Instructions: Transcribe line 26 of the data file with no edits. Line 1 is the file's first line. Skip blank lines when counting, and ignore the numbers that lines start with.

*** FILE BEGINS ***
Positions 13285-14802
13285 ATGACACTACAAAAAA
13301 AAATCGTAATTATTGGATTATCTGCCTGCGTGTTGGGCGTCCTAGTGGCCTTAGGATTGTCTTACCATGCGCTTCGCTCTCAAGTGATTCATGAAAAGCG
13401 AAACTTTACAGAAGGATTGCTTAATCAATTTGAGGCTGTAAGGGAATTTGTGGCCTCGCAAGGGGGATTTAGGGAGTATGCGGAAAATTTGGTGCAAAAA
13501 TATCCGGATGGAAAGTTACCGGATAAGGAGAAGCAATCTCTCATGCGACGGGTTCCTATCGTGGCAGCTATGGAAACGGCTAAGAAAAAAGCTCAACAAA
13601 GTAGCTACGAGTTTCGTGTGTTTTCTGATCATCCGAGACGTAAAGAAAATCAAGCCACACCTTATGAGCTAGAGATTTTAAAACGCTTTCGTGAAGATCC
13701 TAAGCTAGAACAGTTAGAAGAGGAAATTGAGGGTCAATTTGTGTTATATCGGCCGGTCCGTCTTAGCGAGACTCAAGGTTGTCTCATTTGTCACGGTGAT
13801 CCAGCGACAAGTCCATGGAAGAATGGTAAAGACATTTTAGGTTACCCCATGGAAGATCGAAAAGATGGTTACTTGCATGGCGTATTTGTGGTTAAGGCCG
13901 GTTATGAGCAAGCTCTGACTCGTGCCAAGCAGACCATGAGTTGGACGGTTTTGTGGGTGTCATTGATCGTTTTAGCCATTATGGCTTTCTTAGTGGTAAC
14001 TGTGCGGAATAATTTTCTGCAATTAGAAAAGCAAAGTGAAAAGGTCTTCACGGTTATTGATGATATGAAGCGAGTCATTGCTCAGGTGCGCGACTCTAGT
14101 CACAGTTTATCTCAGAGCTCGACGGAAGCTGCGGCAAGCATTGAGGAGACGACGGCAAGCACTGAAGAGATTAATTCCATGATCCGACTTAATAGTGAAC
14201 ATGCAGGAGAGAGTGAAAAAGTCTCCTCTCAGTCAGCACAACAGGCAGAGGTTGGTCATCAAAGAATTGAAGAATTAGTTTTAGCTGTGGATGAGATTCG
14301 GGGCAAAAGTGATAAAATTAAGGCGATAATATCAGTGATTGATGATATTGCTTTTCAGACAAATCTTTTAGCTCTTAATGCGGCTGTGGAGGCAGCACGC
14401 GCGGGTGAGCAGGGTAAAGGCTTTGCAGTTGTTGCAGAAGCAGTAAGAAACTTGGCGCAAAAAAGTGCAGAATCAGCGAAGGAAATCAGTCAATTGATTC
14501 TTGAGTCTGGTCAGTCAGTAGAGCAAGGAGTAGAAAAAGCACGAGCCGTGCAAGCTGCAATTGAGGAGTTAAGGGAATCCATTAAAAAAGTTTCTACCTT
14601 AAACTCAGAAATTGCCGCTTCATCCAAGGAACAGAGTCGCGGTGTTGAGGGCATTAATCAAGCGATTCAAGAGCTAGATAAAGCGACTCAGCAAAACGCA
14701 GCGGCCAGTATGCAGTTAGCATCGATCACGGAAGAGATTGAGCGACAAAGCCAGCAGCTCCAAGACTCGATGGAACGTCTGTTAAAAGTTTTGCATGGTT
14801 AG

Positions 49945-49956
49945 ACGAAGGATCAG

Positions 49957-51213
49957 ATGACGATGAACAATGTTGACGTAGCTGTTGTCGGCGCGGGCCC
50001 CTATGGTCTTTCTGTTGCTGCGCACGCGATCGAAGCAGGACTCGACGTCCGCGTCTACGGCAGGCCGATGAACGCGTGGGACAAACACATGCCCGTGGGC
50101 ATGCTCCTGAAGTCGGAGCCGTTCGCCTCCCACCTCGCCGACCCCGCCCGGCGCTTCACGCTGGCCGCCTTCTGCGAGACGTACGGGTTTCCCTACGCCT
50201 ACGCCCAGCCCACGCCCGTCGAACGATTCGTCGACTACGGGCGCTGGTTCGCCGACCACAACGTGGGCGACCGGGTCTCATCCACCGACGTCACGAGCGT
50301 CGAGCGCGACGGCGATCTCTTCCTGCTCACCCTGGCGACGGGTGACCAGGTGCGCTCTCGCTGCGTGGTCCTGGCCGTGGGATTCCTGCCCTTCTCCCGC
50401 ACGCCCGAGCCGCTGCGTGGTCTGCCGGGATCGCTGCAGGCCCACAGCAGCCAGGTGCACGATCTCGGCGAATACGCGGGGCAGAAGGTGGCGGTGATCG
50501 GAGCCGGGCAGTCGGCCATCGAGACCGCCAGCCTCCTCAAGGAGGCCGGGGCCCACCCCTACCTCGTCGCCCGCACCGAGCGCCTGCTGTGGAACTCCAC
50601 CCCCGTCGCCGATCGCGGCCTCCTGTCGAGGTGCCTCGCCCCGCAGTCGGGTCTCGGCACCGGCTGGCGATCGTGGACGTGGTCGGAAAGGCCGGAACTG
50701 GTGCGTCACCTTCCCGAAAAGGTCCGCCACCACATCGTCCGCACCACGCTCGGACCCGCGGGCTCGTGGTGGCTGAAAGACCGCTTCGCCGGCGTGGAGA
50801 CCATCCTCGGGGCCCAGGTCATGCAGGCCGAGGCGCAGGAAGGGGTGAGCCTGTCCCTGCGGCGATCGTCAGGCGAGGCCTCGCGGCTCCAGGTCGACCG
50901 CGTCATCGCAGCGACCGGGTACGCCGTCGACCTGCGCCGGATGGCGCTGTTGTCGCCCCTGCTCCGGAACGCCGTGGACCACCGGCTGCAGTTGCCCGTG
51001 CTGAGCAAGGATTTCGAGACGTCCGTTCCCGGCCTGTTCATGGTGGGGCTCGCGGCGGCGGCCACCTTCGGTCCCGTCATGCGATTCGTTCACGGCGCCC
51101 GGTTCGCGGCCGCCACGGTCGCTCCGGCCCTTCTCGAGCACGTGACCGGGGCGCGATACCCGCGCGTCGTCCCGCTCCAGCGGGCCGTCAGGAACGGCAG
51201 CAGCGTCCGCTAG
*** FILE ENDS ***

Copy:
50301 CGAGCGCGACGGCGATCTCTTCCTGCTCACCCTGGCGACGGGTGACCAGGTGCGCTCTCGCTGCGTGGTCCTGGCCGTGGGATTCCTGCCCTTCTCCCGC